DOH Marine Biotoxin Bulletin
Beach closure listing due to red tide and other marine toxins
WDFW Olympic Region Harmful Algal Bloom (ORHAB) project
 

Map of Razor Clam Beaches

Beaches in Washington with razor clam fisheries include:

Long Beach, which extends from the Columbia River to Leadbetter Point.

Twin Harbors Beach, which extends from the mouth of Willapa Bay north to the south jetty at the mouth of Grays Harbor.

Copalis Beach, which extends from the Grays Harbor north jetty to the Copalis River, and includes the Copalis, Ocean Shores, Oyhut, Ocean City and Copalis areas.

Mocrocks Beach, which extends from the Copalis River to the southern boundary of the Quinault Reservation near the Moclips River, including Iron Springs, Roosevelt Beach, Seabrook, Pacific Beach and Moclips.

Kalaloch Beach, which extends from the South Beach Campground to Brown’s Point (just south of Beach Trail 3) in the Olympic National Park. (This beach is closed to harvest until further notice)

January 26, 2015

Contact:  Dan Ayres, (360) 249-4628

WDFW approves razor clam dig starting Jan. 30

OLYMPIA – Diggers will have a chance to spice up their Super Bowl parties with some fresh razor clams during a dig beginning Jan. 30 on several ocean beaches.

The Washington Department of Fish and Wildlife (WDFW) approved the opening, which runs through Feb. 6, after marine toxin test results showed the clams are safe to eat.

“Razor clam dip makes a scrumptious Super Bowl snack,” Ayres said. “Diggers can fill their buckets with clams Friday and Saturday ahead of the big game.”

Razor clam recipes, including for clam dip, are available on WDFW’s webpage at http://wdfw.wa.gov/fishing/shellfish/razorclams/.

Several beaches will be open – but likely a little quiet – on Super Bowl Sunday, providing lots of elbow room for diggers who aren’t football fans, Ayres said.

Under state law, diggers are required to keep the first 15 clams they dig. Each digger's clams must be kept in a separate container.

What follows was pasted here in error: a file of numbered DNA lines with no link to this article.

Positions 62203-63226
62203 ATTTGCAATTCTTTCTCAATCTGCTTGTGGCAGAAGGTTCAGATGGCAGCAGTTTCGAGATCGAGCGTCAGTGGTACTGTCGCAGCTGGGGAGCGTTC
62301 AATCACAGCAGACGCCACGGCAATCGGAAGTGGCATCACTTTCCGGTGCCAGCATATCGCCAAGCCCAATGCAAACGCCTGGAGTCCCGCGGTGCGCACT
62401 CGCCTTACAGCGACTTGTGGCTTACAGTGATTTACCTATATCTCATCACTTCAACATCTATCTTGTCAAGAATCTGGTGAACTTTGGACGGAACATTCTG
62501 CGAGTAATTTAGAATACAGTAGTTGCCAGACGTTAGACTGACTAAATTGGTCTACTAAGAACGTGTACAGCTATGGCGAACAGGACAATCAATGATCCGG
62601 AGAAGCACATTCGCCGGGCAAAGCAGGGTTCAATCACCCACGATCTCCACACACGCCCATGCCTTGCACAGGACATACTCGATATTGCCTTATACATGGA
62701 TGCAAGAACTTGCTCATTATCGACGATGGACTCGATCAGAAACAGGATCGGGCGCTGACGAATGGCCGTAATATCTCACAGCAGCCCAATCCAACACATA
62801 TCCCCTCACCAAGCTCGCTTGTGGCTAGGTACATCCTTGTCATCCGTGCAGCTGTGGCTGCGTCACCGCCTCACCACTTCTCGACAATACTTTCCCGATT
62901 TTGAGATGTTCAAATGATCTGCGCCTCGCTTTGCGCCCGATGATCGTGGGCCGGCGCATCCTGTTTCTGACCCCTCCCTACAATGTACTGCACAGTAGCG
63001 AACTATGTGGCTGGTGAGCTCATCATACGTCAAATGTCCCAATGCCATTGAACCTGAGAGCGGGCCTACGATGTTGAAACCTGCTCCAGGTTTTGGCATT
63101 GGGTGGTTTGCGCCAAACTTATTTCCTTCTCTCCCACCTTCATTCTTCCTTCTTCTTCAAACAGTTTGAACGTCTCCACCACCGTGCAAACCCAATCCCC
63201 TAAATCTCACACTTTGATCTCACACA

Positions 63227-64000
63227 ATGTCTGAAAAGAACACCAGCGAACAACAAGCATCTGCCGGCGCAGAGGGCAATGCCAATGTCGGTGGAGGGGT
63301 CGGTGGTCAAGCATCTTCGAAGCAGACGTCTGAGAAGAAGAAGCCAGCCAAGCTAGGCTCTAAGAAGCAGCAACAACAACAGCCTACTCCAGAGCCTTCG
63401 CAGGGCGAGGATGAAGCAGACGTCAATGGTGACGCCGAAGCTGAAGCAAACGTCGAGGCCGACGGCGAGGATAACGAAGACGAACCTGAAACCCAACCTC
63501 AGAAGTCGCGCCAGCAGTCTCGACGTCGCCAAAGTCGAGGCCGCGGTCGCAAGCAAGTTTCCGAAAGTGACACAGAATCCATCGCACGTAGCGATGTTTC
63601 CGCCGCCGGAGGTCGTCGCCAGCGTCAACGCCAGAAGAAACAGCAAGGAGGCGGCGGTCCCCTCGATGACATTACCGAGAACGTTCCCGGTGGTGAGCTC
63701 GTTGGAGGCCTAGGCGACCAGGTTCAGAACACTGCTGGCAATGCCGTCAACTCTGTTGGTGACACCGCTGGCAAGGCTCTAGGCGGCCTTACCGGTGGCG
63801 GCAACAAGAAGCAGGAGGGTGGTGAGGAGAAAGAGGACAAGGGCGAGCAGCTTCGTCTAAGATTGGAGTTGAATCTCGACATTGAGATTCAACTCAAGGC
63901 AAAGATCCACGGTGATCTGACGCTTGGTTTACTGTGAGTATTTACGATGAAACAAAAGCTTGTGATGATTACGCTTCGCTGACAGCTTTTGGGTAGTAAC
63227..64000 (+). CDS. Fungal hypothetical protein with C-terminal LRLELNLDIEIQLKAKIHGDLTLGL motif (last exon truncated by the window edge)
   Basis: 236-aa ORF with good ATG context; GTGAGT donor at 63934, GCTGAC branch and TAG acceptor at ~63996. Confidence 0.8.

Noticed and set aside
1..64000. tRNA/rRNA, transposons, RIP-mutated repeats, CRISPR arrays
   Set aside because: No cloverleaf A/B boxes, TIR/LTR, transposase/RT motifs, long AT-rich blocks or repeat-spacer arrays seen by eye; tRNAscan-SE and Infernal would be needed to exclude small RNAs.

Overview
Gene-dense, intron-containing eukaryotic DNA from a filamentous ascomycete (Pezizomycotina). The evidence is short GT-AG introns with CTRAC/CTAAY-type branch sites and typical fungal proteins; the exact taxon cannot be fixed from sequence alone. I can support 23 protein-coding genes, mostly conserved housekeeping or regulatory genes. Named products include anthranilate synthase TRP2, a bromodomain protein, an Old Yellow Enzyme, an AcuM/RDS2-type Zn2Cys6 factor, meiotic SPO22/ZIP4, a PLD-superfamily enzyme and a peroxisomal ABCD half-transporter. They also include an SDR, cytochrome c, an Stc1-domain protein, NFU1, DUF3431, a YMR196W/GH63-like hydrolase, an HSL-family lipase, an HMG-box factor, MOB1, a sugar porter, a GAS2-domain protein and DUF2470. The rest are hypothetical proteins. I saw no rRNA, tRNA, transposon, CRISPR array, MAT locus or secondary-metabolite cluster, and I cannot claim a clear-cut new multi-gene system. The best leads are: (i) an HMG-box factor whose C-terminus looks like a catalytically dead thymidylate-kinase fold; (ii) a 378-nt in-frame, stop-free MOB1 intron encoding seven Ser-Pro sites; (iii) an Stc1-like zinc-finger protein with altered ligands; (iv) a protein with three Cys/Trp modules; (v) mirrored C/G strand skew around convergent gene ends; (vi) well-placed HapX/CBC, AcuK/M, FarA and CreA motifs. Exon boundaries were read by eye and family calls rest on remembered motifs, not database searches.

Upcoming digs are scheduled on the following dates, beaches and low tides:

  • Jan. 30, Friday; 3:43 p.m., 0.5 feet Long Beach, Twin Harbors, Mocrocks
  • Jan. 31, Saturday; 4:32 p.m., 0.2 feet, Long Beach, Twin Harbors, Mocrocks and Copalis
  • Feb. 1, Sunday; 5:15 p.m., 0.0 feet, Long Beach, Twin Harbors, Mocrocks
  • Feb. 2, Monday; 5:53 p.m., -0.1 feet, Long Beach, Twin Harbors
  • Feb. 3, Tuesday; 6:27 p.m., -0.1 feet, Long Beach, Twin Harbors
  • Feb. 4, Wednesday; 6:59 p.m., 0.0 feet, Long Beach, Twin Harbors
  • Feb. 5, Thursday; 7:30 p.m., 0.2 feet, Long Beach, Twin Harbors
  • Feb. 6, Friday; 8:00 p.m., 0.5 feet, Long Beach, Twin Harbors

The best digging typically occurs one to two hours before low tide, Ayres said. No digging is allowed at any beach before noon.

All diggers age 15 or older must have an applicable 2014-15 fishing license to harvest razor clams on any beach. Licenses, ranging from a three-day razor clam license to an annual combination fishing license, are available on WDFW's website at https://fishhunt.dfw.wa.gov and from license vendors around the state.

Tentative upcoming digs:

Below is the tentative schedule of proposed razor clam digs, along with evening low tides and beaches and if marine toxin tests are favorable:

  • Feb. 15, Sunday; 3:47 p.m., 0.2 feet, Long Beach, Twin Harbors
  • Feb. 16, Monday; 4:37 p.m., -0.5 feet, Long Beach, Twin Harbors
  • Feb. 17, Tuesday; 5:24 p.m., -0.9 feet, Long Beach, Twin Harbors
  • Feb. 18, Wednesday; 6:08 p.m., -1.1 feet, Long Beach, Twin Harbors
  • Feb. 19, Thursday; 6:51 p.m., -1.1 feet, Long Beach, Twin Harbors
  • Feb. 20, Friday; 7:33 p.m., -0.7 feet, Long Beach, Twin Harbors, Mocrocks
  • Feb. 21, Saturday; 8:16 p.m., -0.1 feet, Long Beach, Twin Harbors, Mocrocks and Copalis
  • Feb. 22, Sunday; 9:00 p.m., 0.6 feet, Long Beach, Twin Harbors and Mocrocks

All diggers age 15 or older must have an applicable 2014-15 fishing license to harvest razor clams on any beach. Licenses, ranging from a three-day razor clam license to an annual combination fishing license, are available on WDFW's website at https://fishhunt.dfw.wa.gov and from license vendors around the state.

WDFW has razor clam recipes as well as advice on digging and cleaning clams on its webpage at http://wdfw.wa.gov/fishing/shellfish/razorclams/.



The Washington Department of Health (DOH) monitors shellfish for a variety of contaminants, including biotoxins, pollution, and radiation. For more information on shellfish safety, visit DOH's recreational shellfish webpage.